Why Should You Invest in Blue Chip Stocks?

There are countless great companies, but not all have the esteemed designation as blue chip stocks. There are no universally accepted criteria for what qualifies as a blue chip. However, it’s generally accepted that blue chip stocks are well-established, industry-leading companies, that they have cash-filled balance sheets, and that they have stood the test of time, providing great long-term shareholder value.

Think about companies like Coca-Cola, Procter & Gamble, and Starbucks. You could argue that Coca-Cola’s flagship soda is the world’s most recognizable brand, that you can’t visit any market of any size in a slew of countries without seeing P&G’s products on the shelves, and that Starbucks now has more stores in the U.S. than McDonald’s (which also qualifies as a blue chip). Their presence and impact are undeniable.

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It’s all about reliability

The appeal of blue chip stocks usually comes down to one word: reliability. Investing is inherently risky, and volatility is as much a part of the stock market as the actual stocks themselves. There’s no escaping that. However, you can lean on companies that have proven to provide long-term reliability.

Blue chip stocks have battle-tested business models that have shown to be effective regardless of broader economic conditions. When recessions (or similar economic conditions) hit, a newer company operating in a niche market will often get dinged and may even fail. There is a general confidence that a blue chip company like Walmart or Johnson & Johnson will do just fine.

By no means does this make blue chip stocks foolproof or risk-free — General Motors‘ 2009 bankruptcy during the Great Recession warns us about assuming such. But thanks to their resources and sheer size, an investor can be confident the vast majority of blue chip stocks will find a way to manage in rough, short-term economic storms. How long the recovery takes can vary, but at some point, great companies find their way to brighter days.

What some investors may find unappealing about blue chip stocks are their often average growth rates. Investors have different investing styles: Some look for value, some focus on dividend income, and some prefer growth stocks. Blue chip stocks aren’t going to be the ones that return 100% in a year.

Dividends matter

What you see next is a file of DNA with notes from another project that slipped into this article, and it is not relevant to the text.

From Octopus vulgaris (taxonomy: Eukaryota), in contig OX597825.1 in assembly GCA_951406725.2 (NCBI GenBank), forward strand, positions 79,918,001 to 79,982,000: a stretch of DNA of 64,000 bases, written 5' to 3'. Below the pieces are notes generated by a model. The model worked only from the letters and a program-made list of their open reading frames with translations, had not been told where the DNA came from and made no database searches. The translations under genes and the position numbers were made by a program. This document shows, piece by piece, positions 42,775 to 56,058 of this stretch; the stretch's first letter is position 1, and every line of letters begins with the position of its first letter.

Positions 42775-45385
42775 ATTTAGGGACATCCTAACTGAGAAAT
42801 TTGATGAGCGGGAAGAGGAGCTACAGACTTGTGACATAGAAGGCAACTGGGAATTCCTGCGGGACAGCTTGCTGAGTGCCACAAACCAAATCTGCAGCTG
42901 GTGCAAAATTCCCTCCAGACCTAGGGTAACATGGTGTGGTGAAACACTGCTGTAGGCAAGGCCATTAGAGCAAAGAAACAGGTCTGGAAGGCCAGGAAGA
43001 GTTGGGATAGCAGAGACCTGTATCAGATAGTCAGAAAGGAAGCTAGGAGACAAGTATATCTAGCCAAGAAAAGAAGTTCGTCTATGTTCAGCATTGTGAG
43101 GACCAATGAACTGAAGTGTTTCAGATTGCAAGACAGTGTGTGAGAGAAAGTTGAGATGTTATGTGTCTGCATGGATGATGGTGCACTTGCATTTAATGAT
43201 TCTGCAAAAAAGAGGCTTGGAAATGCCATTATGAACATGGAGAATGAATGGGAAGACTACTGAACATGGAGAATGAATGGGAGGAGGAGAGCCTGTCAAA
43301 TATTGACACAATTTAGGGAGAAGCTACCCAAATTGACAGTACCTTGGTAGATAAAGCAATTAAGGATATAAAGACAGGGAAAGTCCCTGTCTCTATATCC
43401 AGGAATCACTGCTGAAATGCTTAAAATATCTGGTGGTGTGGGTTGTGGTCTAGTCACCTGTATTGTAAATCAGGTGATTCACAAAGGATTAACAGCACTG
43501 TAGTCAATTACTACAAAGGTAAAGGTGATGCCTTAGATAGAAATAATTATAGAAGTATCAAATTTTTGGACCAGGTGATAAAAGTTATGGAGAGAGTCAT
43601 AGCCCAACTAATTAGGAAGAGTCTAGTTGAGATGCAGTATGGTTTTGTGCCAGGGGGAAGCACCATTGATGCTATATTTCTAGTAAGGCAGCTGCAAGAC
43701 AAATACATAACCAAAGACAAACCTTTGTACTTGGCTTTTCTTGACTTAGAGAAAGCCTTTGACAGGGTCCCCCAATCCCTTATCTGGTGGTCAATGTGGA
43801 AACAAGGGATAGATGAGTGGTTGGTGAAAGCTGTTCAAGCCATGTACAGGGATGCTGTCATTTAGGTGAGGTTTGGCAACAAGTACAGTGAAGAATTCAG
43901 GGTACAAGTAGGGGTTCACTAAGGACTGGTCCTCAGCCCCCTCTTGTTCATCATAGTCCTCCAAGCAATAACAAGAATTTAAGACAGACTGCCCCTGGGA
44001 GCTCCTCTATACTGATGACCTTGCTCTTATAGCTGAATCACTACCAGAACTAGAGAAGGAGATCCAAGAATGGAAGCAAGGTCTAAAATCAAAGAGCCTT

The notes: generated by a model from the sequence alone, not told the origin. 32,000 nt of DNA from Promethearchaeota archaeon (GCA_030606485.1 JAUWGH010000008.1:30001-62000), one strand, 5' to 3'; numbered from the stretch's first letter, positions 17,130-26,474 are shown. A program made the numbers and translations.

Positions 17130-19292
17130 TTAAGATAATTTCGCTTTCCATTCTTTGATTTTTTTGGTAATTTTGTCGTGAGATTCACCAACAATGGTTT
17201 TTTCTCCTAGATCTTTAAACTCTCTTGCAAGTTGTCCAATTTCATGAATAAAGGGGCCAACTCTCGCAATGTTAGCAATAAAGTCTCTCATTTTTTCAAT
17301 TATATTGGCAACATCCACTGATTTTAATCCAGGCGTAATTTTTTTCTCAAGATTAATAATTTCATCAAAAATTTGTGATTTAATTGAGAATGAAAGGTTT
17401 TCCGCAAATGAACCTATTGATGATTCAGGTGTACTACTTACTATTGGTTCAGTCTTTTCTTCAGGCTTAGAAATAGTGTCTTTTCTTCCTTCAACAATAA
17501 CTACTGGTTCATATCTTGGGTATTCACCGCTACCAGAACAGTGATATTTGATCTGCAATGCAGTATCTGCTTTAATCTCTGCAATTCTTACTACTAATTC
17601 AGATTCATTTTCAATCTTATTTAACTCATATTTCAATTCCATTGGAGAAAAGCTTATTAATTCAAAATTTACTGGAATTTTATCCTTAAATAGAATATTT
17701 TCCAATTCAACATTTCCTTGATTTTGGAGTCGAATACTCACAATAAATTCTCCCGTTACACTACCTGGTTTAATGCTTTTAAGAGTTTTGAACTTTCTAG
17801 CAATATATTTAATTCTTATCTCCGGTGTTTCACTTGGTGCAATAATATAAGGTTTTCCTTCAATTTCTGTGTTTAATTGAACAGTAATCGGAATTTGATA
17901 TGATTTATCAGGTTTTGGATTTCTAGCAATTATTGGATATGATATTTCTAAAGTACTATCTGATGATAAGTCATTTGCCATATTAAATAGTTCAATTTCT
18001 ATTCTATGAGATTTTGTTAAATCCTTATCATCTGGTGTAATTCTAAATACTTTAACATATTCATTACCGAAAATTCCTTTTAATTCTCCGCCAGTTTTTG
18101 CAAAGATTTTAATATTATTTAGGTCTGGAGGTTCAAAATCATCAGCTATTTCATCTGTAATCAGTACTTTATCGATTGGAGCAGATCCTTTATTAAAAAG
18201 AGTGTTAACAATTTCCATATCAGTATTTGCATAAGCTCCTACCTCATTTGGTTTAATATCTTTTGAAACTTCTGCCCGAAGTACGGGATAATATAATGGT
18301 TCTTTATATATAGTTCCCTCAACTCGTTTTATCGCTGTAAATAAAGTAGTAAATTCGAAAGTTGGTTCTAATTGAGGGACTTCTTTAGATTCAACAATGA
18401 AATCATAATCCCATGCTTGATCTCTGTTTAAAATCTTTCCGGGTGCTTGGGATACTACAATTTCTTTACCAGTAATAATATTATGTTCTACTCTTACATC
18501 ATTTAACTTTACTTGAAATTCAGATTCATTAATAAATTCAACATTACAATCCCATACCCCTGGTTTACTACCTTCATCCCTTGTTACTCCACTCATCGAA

Dividends often play an underrated role in investors’ total returns, especially when reinvested. In fact, in the 50 years between 1960 and 2021, reinvested dividends accounted for around 84% of the S&P 500‘s total return. Part of being a blue chip stock is having a reliable dividend that increases yearly. And yet, there are exceptions to this truism, such as Berkshire Hathaway which regularly produces double-digit returns but doesn’t offer a dividend.

It’s one thing for a stock to offer a dividend, but it’s another thing for that dividend to be sustainable long-term. Even some blue chip stalwarts, like Walt Disney and Delta, will occasionally encounter situations where they have to suspend their dividends for a time (the COVID-19 pandemic forced these two stocks to do so).

By making consistent investments and building a nice stake in blue chip stocks over time, investors can set themselves up to receive significant supplemental income in retirement. With even a modest 2.5% dividend yield, investors could receive $2,500 in annual income per $100,000 invested.

Diversification is still important

A diversified portfolio is one where you are investing in companies of different sizes and operating in different sectors of the economy. Unfortunately, blue-chip stocks are all large-cap companies. Larger companies have their perks — such as being more stable and less prone to volatility — but also have shortcomings, such as a reduced chance for hyper growth.

Most top companies today were once small-cap companies, and completely ignoring them would be doing yourself a disservice as an investor. After all, where there’s room for hyper-growth, there’s room for lots of money to be made. Amazon was nowhere close to a blue chip stock in the early 2000s, yet every $1,000 invested in the company then would be worth tens of thousands today.

So, while blue-chip stocks offer a relatively safe (if less productive) investment option, they should form just one portion of your overall portfolio. How big that portion is will be up to you and your financial adviser to decide.

John Mackey, former CEO of Whole Foods Market, an Amazon subsidiary, is a member of The Motley Fool’s board of directors. Stefon Walters has positions in McDonald’s. The Motley Fool has positions in and recommends Amazon.com, Berkshire Hathaway, Starbucks, Walmart, and Walt Disney. The Motley Fool recommends Delta Air Lines, General Motors, and Johnson & Johnson and recommends the following options: long January 2024 $145 calls on Walt Disney, long January 2024 $47.50 calls on Coca-Cola, long January 2025 $25 calls on General Motors, short April 2023 $100 calls on Starbucks, and short January 2024 $155 calls on Walt Disney. The Motley Fool has a disclosure policy.